Arc flash, electric shock, and thermal runaway from overheated battery top health and safety risks in Ontario mines
|Tom Welton, WSN Director of Prevention Services and Education Programs, writes down information from the mining industry advisory group during a root cause analysis of battery electric vehicle fires in underground mines.
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With the increasing use of battery electric vehicles in Ontario underground mines, new health and safety research has found that fire caused by thermal runaway, arc flash, and electric shock from overheated batteries are top health and safety risks with the newer technology.
Ontario mines began using new battery electric vehicle (BEV) technology around 2012, and ten years later, it has grown so popular most underground mines are moving toward this type of vehicle.
The benefits of using BEVs in underground mining is the decrease of diesel emissions, a known carcinogen, which improves worker health and safety by being emissions-free. BEVs are also much quieter and smoother to operate than traditional diesel machines. The technology helps mines save on fuel, ventilation, and cooling costs, as well as maintenance, since the vehicles have fewer moving parts.
Over the past decade there has been a learning curve on BEV health and safety that included incidents of fires and improper storage. At symposiums in 2020 and 2021, Ontario Mine Rescue reviewed its emergency responses to battery fires. Unlike car batteries, mobile equipment batteries are the size of a small chest freezer and can only be moved using lifting equipment.
Health and safety standards and legislation are catching up to the new technology, with the Canadian Standards Association (CSA) recently finalizing the CSA M424.4:22 Self-propelled, electrically driven, non-rail-bound mobile machines for use in non-gassy underground mines in August 2022. Access to this new standard will help create industry consistency in advancing BEV workplace safety.
“The CSA standard will help provide a consistent approach for industry,” says Tom Welton, Director of Prevention Services and Education Programs at Workplace Safety North (WSN). “Battery electric vehicles were brought in without foundational standards in place. Other industries are dealing with this, and people don’t have consistent guidelines.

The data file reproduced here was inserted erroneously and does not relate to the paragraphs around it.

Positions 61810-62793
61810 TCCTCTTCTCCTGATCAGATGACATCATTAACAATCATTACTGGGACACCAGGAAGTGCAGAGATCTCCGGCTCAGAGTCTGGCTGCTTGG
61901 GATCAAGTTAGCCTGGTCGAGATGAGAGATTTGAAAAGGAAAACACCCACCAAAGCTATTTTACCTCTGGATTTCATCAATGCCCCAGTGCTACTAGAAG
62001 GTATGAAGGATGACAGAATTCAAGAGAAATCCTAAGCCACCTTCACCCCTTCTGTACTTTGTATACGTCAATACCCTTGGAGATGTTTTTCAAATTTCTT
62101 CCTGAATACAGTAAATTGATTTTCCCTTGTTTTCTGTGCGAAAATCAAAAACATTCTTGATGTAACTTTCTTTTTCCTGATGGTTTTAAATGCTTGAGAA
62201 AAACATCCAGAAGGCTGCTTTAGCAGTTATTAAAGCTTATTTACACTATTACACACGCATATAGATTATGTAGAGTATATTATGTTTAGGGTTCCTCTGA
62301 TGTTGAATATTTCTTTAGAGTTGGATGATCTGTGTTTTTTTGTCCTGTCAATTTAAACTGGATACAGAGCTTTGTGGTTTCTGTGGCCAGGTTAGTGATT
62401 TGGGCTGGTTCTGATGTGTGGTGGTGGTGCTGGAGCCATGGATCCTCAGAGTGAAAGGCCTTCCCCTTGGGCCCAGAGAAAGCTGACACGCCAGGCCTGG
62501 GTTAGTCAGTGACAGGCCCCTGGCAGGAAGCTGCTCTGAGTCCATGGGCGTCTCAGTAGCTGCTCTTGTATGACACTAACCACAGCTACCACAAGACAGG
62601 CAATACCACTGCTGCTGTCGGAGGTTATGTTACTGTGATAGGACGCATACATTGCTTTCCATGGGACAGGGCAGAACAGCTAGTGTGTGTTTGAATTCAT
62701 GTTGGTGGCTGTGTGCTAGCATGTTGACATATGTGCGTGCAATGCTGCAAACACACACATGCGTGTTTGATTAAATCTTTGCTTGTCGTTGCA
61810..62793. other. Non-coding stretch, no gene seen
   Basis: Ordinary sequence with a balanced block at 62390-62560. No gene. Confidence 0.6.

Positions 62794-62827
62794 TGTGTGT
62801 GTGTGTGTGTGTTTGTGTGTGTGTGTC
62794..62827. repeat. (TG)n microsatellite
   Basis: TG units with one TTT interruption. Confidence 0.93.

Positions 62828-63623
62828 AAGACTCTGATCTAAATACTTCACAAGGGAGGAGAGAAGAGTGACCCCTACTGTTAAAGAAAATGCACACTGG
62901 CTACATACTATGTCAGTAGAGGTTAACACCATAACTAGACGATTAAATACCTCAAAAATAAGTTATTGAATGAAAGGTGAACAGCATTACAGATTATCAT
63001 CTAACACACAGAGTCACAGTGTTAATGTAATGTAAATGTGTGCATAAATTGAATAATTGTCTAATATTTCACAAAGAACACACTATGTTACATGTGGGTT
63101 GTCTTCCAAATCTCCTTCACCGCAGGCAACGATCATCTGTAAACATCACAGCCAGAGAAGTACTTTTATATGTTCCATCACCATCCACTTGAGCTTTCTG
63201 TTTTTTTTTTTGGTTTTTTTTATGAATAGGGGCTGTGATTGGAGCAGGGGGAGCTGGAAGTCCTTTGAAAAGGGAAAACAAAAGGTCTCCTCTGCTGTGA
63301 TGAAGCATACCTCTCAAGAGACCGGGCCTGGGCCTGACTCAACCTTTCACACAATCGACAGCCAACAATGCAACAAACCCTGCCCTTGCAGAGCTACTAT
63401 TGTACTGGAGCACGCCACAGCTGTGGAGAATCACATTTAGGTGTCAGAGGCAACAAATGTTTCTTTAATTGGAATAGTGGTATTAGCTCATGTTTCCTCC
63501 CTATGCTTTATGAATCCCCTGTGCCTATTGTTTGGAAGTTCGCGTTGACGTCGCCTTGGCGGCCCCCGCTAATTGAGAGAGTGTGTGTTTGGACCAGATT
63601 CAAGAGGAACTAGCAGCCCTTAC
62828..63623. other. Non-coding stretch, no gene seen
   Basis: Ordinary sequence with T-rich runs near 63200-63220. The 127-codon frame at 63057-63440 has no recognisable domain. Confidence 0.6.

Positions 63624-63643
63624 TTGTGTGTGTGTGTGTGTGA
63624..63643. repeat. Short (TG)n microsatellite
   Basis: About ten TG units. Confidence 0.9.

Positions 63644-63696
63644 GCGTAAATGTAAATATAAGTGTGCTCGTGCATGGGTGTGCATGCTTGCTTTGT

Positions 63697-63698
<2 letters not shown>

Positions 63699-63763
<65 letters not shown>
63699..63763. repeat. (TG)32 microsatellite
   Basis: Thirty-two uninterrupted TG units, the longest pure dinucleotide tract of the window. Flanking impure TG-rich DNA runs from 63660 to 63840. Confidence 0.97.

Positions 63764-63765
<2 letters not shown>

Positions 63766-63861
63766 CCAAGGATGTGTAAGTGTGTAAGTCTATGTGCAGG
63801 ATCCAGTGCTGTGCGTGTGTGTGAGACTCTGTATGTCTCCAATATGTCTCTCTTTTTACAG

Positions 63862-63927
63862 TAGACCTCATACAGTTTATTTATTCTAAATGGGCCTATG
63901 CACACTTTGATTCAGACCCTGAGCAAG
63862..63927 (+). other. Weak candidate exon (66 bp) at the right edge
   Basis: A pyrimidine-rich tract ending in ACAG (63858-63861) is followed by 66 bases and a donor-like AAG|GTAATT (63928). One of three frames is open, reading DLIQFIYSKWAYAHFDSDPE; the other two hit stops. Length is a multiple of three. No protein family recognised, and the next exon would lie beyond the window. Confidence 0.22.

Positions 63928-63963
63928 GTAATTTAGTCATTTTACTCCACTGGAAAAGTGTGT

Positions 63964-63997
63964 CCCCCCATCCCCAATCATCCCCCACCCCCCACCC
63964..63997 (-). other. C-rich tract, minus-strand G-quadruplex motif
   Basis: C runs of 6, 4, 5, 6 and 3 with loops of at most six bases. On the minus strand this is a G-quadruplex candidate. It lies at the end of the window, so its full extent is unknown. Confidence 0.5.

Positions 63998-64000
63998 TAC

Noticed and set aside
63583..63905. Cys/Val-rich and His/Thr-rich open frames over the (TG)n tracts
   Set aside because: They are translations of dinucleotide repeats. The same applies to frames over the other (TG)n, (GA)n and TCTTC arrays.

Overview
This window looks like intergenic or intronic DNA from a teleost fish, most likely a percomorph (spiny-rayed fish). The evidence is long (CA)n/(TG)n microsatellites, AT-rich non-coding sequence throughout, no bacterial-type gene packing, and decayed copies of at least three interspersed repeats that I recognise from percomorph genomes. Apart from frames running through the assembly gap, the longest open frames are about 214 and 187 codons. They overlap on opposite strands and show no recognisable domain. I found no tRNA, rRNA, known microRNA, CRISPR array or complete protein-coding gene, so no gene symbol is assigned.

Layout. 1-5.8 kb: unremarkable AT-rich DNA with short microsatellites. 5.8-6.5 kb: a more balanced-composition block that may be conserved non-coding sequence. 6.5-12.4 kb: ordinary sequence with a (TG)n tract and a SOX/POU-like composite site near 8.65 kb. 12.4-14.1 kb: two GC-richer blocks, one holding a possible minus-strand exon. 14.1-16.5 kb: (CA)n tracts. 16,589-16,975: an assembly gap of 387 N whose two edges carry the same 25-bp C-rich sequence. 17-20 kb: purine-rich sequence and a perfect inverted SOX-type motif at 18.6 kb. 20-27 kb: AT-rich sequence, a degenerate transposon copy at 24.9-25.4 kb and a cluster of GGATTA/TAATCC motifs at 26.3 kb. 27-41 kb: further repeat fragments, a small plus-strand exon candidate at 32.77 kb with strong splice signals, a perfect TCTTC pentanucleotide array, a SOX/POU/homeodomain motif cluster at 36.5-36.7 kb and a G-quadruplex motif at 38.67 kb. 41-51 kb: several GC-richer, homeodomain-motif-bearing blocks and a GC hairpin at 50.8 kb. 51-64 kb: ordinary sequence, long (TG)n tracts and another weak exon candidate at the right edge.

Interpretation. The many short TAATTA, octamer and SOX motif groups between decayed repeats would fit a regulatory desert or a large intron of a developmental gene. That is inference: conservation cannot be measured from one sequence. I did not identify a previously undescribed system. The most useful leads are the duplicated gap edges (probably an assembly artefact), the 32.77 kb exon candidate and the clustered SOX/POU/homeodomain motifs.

"This standard will be a significant step ahead," notes Welton. "This research will definitely help industry and government ensure a strong foundation is built. Ongoing industry learning and research will continue to guide advancements and help build a strong foundation into the future.”
The research process
The risk assessment method harnesses the collective wisdom across the mining sector to focus industry, health and safety associations, and government, on the highest risks to health and safety.
The approach draws on industry, worker, management, health and safety association, and Ministry knowledge of risk and recognizes that a one-size approach does not fit all. The research draws on real-life insights into risk management and operations research, and decision science.
With three subject matter experts each from labour and management, the workshop process was open, transparent, and collaborative and ensured every viewpoint was heard. Each response was respected and not freely edited. The final list was shared with workshop participants before the workshop, and final workshop results were also reviewed and confirmed by industry participants.
The focus was on finding acceptable solutions that all members can support. Only industry experts ranked the risks, not government or health and safety associations. The process was not about consensus, although the results show a significant degree of convergence.
The risk assessment
Previously, with the support of the Mining Legislative Review Committee (MLRC) and the Ministry of Labour, Immigration, Training and Skills Development (MLITSD), Workplace Safety North planned and facilitated a risk assessment with the Ontario mining industry on battery electric vehicles.
Five of the top ten risks in the assessment research were related to fire: thermal runaway (fire), arc flash, and electric shock, so the industry group focused on the root cause of BEV fires.
The root cause analysis
In December 2021, with the support of the MLRC and the MLTSD, WSN planned and facilitated a root cause analysis of the risk of battery electric vehicle fires in Sudbury, and people attended either in-person or via Zoom.
“The mining industry is very excited to contribute to this research,” says Welton. “A number of the individuals in the group were also engaged in the development of the CSA standards as part of that group as well, so they were a really nice link.
“And we had actual operators and electricians and maintenance people on from a worker perspective. They were very encouraged to be part of this because they saw it as addressing a number of the gaps in relation to inconsistencies that were happening out there within industry.”
Identifying leading indicators
Using the risk assessment method and analyzing root causes within the workplace is an extremely effective method to understand and identify leading indicators that allow the industry to work more proactively in addressing key health and safety concerns.